HLK art acquisition of a Joseph Cornell piece, Soap Bubble Set (Eclipsing Binary, Algol with Magnitude Changes), 1960.
Joseph Cornell’s Soap Bubble Boxes are hallmarks of 20th century experimentalism, in their nod to mid-century scientific advances by field-experts and the subsequent global interest. The World’s Fairs contributed heavily to this heightened appreciation for accessing the unknown and discovery through innovation. References to chemistry, astronomy, and other areas of scientific academia are evident in this large portfolio of appartement-style relief works holding various treasures and follies (something Mark Dion may have been inspired by in recent works). The reclamation of object and idea call to Cornell’s artistic and literary influences: Duchamp, Ernst, and Magritte.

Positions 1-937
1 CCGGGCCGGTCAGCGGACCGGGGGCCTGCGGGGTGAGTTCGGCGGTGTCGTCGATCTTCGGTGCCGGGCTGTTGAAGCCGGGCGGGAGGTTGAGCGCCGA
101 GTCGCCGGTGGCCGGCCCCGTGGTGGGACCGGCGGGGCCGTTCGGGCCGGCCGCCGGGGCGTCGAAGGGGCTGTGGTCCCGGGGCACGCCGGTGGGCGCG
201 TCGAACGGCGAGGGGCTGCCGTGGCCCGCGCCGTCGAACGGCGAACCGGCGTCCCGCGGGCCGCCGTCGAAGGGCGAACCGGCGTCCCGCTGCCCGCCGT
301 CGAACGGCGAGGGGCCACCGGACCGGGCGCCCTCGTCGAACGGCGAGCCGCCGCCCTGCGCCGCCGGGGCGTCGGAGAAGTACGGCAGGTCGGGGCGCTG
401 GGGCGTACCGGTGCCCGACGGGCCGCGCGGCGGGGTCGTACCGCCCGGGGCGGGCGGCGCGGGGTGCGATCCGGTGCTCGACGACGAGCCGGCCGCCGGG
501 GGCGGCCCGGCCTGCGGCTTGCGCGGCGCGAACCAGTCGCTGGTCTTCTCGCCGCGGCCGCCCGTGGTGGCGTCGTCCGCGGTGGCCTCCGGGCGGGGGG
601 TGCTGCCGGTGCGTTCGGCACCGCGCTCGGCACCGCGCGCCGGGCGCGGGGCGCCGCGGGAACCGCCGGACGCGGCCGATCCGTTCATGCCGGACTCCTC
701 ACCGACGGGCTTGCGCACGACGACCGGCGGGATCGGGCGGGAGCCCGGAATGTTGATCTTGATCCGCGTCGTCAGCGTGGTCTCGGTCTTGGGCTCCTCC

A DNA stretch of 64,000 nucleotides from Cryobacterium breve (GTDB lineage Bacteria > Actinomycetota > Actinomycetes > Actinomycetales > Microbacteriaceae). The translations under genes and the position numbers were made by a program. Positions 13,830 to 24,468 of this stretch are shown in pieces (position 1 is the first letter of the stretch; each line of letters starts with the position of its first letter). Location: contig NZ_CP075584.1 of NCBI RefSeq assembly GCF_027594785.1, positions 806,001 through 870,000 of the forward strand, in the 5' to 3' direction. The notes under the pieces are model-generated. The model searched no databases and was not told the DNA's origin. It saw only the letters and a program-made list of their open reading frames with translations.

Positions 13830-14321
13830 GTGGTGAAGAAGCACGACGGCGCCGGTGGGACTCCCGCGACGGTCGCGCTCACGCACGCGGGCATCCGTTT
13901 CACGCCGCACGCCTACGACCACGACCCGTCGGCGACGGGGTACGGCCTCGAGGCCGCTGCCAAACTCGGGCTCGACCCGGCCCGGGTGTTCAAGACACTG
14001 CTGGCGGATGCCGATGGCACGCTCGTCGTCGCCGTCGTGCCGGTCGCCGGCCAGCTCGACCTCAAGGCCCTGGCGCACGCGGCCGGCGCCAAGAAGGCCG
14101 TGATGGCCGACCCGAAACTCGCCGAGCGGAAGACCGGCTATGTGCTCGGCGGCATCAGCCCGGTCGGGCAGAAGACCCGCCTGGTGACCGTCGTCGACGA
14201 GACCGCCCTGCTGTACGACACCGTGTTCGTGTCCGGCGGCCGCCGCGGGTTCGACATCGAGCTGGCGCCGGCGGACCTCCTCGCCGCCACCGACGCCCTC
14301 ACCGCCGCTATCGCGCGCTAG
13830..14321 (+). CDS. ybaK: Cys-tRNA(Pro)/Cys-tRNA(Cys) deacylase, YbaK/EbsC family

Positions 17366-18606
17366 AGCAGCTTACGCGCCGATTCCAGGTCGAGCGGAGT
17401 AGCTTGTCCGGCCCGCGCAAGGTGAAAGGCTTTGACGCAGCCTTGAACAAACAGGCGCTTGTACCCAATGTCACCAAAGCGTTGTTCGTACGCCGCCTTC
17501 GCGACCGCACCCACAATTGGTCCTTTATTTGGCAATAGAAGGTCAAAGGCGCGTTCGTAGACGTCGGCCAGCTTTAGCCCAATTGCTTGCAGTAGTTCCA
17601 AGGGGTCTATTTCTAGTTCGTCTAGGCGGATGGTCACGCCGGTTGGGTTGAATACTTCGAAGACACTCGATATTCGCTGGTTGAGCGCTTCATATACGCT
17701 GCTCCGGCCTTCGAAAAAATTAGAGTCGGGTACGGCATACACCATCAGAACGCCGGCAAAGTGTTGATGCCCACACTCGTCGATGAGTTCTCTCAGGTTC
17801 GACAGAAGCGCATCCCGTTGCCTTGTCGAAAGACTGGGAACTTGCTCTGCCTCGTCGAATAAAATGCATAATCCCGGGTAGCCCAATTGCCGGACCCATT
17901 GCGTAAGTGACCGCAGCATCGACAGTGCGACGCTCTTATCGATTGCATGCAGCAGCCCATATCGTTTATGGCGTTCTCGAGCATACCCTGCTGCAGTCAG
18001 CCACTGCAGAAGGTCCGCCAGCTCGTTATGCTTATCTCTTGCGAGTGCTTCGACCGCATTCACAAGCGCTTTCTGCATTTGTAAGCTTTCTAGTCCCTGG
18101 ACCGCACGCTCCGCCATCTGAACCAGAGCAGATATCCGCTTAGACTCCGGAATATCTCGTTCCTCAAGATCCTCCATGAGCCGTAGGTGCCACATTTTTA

Upon consideration of Cornell’s influences, the boxes also hold some level of nostalgia; they may very well evoke a music box, a self-described “shadow box,” a utopia, a Narnia.
“Shadow boxes become poetic theatres or settings wherein are metamorphosed the elements of a childhood pastime. The fragile, shimmering globules become the shimmering but more enduring planets—a connotation of moon and tides – the association of water less subtle, as when driftwood pieces make up a proscenium to set off the dazzling white of sea-foam and billowy cloud crystalized in a pipe of fancy” -Joseph Cornell (via Sotheby’s)